Carwyn Jones added that he expected that the degree of unfairness in how Wales is funded, compared to the rest of the UK, is now less than the £300 million a year calculated by the Holtham Commission. He said adding a minimum proportion of public spending for Wales -a floor- to the Barnett Formula was the best way of stopping any future reduction in the Welsh share of Treasury money.
Meanwhile a survey of 7,000 people across the United Kingdom by Edinburgh shows that 68% of Welsh people believe that Wales receives less government funding than it is due. Only 43% in England think their country's treated unfairly, as do 44% in Scotland. in Northern Ireland, it's 37%. The figures have been seized on by Plaid Cymru, which is calling for funding parity with Scotland and says that could be worth an extra £1.2 billion a year to Wales.
This extensive survey vindicates Plaid Cymru’s unique position in making the case for Wales to have parity with Scotland – in terms of funding and powers. Everyone accepts that Wales is the poor relation in the UK in terms of funding for schools and hospitals, but only Plaid Cymru demands that Wales is treated on the basis of equality. The Barnett Formula was introduced in 1978 – by Labour – and ever since, our funding disadvantage has been entrenched. That’s decades of Wales not receiving its fair share of resources. The Westminster parties have all signed up to retaining that formula. Plaid Cymru says it’s unjustifiable for Wales to continue to be short-changed.
First Minister Carwyn Jones has categorically ruled out holding a referendum on Welsh income tax powers "unless and until the the long term funding of Wales has been addressed satisfactorily". In a letter to Welsh Secretary Stephen Crabb, he says the St David's Day agreement on more powers for the Assembly does not meet that test.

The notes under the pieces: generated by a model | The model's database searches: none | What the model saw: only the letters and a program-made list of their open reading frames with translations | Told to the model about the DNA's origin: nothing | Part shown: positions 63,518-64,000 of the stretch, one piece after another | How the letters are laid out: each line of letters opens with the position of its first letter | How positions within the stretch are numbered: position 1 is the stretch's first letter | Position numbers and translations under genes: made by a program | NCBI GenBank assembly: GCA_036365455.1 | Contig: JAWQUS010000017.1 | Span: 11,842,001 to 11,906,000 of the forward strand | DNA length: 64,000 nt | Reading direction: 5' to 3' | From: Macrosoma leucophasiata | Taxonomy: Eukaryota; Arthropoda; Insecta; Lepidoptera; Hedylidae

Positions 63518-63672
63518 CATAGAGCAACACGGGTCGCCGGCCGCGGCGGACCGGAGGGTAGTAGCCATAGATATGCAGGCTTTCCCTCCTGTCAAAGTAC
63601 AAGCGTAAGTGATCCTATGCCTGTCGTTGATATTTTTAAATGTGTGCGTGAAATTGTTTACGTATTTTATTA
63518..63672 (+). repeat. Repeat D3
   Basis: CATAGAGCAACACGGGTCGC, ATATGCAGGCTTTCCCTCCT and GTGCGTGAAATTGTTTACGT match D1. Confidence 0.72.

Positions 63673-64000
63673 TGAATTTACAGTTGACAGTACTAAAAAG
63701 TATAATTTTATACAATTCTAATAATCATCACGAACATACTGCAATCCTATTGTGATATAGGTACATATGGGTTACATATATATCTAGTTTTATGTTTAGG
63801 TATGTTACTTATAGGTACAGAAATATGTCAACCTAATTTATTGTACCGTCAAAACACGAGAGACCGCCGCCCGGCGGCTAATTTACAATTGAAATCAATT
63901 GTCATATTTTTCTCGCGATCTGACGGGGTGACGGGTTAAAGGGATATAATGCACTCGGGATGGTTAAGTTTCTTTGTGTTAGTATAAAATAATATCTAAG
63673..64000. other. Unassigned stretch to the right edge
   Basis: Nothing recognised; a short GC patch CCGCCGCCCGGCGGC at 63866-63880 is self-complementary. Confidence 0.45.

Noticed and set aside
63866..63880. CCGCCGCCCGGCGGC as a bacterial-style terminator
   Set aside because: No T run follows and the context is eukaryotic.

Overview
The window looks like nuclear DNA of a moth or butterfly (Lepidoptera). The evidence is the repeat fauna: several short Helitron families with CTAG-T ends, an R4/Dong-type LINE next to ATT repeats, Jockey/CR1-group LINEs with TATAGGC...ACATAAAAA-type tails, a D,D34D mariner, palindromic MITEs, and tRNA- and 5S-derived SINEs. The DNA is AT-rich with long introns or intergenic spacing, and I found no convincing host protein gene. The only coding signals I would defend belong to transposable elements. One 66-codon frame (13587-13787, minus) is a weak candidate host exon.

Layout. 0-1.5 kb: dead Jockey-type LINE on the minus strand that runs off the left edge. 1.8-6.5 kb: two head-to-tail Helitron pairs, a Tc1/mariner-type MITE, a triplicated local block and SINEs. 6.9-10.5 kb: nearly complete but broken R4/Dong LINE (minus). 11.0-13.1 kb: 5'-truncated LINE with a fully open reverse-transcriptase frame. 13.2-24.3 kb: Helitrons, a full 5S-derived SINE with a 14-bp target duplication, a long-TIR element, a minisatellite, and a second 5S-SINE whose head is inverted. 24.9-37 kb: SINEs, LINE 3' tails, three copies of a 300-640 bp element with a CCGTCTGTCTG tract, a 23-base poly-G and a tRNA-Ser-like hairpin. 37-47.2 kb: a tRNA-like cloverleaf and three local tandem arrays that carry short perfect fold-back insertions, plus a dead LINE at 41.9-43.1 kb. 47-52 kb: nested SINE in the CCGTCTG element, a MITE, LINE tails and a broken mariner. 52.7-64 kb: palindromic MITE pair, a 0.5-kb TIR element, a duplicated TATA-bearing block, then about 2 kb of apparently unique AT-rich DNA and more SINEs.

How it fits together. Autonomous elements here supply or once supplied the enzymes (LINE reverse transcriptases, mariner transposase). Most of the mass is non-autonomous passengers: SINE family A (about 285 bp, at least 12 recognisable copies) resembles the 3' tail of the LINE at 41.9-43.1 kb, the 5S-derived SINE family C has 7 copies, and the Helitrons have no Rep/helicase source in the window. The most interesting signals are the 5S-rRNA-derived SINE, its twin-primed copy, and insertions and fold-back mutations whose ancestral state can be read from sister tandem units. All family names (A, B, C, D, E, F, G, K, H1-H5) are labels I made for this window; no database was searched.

Mr Crabb wrote to the First Minister yesterday, saying that the momentum for more devolution may now be lost without "strong and positive engagement" from the Welsh Government. In his reply, Carwyn Jones adds to his initial response that the cross-party agreement had been "rushed and unsatisfactory".
I make no apologies for not supporting an announcement that falls far short of Wales' needs. I have no intention of seeking a referendum on partial devolution of income tax to Wales unless and until the long term funding of Wales has been addressed satisfactorily. You will recognise that neither the announcement by the Prime Minister, nor the Command Paper published by the UK Government, provides any such assurance. I am bound to say that the whole process leading to your announcement and Command Paper was deeply disappointing and frustrating. It was slow to start, ad hoc and poorly prepared. The first hint of financial proposals was given to me by the Prime Minister -not you- in a phone call a mere three days before your announcement. I was very clear to the Prime Minister that the proposals he described were unacceptable.
Carwyn Jones will be questioned in the Senedd on his attitude to the Saint David's Day agreement, after he makes a statement to AMs later this afternoon.
Welsh Secretary Stephen Crabb has written to the First Minister, saying he is disappointed by his response to the St David’s Day agreement and fears momentum will now be lost.
It comes after Carwyn Jones said he felt Wales was not being treated with the same degree of respect as Scotland, adding that the process had been "rushed and unsatisfactory".
I was disappointed to read your reported comments in response to the announcement over the weekend. The package represents a significant movement in Welsh devolution, paving the way for a clearer, stronger and fairer devolution settlement for Wales.
My officials are pressing ahead to ensure a new Wales Bill will be introduced early in the next Parliament. However, I am concerned that momentum may now be lost unless there is strong and positive engagement from the Welsh Government.
The Shadow Secretary of State for Wales says David Cameron's proposals on Welsh devolution are "a step in the right direction" - but said clarity is needed over the so-called 'funding floor'.
I welcome the fact that the Conservative Party now agrees with Labour, that we need fair funding for Wales and further devolution. Clearly, the package on offer does not go as far as Labour would like, on policing or devolution of the Work Programme, for example, but it is a step in the right direction.
It is disappointing, however, that after so many months of dialogue the Prime Minister has not brought forward details of how a funding floor will be applied for Wales, making it impossible to know whether Wales would be better or worse off under this plan. It is also concerning that the Prime Minister appears to suggest that fair funding is contingent on the Welsh people voting yes in a referendum on tax powers.
Following this morning's devolution announcement, our political editor Adrian Masters asked the Prime Minister why he did not go further and give Wales the same sort of powers that are on offer to Scotland.
This is what he said: